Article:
Starring: Sam Worthington, Octavia Spencer, Radha Mitchell, Tim McGraw, Alice Braga, Megan Charpentier, Graham Greene (Rated PG – 132 min).
To my surprise, faith-based films have been on a kick in recent times attracting big name stars and growing production budgets, sharing stories across the silver screen that stray from traditional biblical prose still resonating higher power spiritual journeys with unusual broader appeal.
The Shack is such a tale, adapted from the popular book by author William P. Young. Looking at family man Mack Phillips (Australia’s own Sam Worthington), he loses faith when his youngest daughter is abducted and murdered by a serial killer lurking in the woods during a short vacation camping at the lake.
Wife Nan Phillips (another fine Australian talent, Radha Mitchell) was not present choosing to stay home. During a mishap concerning their son almost drowning, left alone, poppet Missy goes missing last seen sitting at the picnic table drawing. Obviously the world tumbles down, sinking into depression practically disregarding his wife and two kids, also grieving.
Earlier in the film, we learn Mack had a background of child abuse and actually poisoned his nasty father so the happiness which came from his own family is now dissolved. He discovers a random note in his letterbox when clearing his snow covered driveway summoning him to the the spot of the tragedy, signed by Papa. Significantly the name Papa is the name his wife refers to as God.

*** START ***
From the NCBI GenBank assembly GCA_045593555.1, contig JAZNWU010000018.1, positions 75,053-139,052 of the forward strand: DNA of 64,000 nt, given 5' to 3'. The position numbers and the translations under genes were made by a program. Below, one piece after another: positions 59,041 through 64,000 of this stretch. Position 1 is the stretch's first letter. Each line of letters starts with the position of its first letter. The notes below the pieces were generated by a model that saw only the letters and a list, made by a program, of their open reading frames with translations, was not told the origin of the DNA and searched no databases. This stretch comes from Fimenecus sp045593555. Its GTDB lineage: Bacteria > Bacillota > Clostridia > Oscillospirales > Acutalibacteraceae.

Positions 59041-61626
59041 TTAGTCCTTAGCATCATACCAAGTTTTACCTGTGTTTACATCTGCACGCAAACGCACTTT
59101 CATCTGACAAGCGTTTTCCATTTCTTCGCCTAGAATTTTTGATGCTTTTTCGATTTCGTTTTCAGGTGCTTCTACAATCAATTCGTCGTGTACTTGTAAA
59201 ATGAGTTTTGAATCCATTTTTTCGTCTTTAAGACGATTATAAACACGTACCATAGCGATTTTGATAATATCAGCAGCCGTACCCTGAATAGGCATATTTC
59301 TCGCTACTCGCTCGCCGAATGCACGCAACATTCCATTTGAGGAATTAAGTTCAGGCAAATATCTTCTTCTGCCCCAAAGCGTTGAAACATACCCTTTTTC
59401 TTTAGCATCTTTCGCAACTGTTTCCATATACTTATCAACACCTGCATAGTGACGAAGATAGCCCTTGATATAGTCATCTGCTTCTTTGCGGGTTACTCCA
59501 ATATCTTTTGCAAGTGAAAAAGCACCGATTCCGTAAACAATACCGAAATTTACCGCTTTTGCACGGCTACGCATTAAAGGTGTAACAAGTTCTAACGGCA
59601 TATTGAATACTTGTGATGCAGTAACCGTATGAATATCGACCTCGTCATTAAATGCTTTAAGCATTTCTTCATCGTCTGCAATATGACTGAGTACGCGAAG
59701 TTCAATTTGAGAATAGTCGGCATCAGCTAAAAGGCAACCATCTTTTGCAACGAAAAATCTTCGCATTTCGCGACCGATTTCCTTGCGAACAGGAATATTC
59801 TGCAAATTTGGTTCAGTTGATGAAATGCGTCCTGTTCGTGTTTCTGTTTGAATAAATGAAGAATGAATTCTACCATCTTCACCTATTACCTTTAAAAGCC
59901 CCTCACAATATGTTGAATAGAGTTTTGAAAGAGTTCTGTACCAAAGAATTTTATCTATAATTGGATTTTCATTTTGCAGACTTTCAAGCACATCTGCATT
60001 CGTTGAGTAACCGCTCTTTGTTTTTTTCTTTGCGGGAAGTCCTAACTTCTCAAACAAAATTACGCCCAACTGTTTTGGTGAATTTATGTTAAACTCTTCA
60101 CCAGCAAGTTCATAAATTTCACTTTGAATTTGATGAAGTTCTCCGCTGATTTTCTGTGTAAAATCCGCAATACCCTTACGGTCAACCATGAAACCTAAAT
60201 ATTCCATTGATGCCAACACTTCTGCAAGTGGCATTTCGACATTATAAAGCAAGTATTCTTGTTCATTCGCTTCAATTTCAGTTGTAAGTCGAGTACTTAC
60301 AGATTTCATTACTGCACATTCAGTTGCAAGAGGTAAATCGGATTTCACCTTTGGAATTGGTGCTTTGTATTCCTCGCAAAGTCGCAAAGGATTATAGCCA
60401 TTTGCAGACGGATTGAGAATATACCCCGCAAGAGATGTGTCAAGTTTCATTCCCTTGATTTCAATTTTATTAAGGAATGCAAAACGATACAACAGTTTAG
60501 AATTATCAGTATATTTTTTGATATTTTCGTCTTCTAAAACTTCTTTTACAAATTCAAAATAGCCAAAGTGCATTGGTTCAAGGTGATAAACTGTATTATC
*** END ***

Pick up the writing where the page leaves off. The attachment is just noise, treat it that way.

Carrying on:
If non-religious people haven’t already tuned out by now due to church sing-a-longs or star gazing philosophies, the precipice may just be breached with the overtones about to happen. Arriving alone at the aforementioned shack, Mack almost takes his own life until being disturbed by a passing deer and what seems to be a man walking through the woods.
Ready to lead Mack to a beyond the pines Garden-of-Eden like area, it’s Jesus here to greet him in hope of an unlikely introduction to Papa. What follows will enlighten his feelings and adjust future thinking taking in to respect what Mack thought would be an impossible feat, forgiveness. In what seems like a weekend away learning how to bake and build, important deep life lessons are experienced that includes an afterlife scenario.
Easy target for ridicule, Worthington displayed enough dramatic ability to convey his emotional range from rage to love. Unfortunately Ms Mitchell is underused, her definitive talent needed to be lengthened. Soon to be seen in the completely opposite, IT, Megan Charpentier locks down the teenage angst brimming with sleight edge.
The plodding pace doesn’t help and a great scene with lovely Alice Braga inside a cave was one of many which reminded me of the 1998 Robin Williams afterlife fantasy, What Dreams May Come.
Not quite bible bashing, I found the alternative view of belief interesting. But the specific target audience for The Shack will enjoy every minute, certain patrons near me laughed at each biblical reference and literally sang out loud as if they were in a sermon. So it worked!
Shane A. Bassett  Related Articles: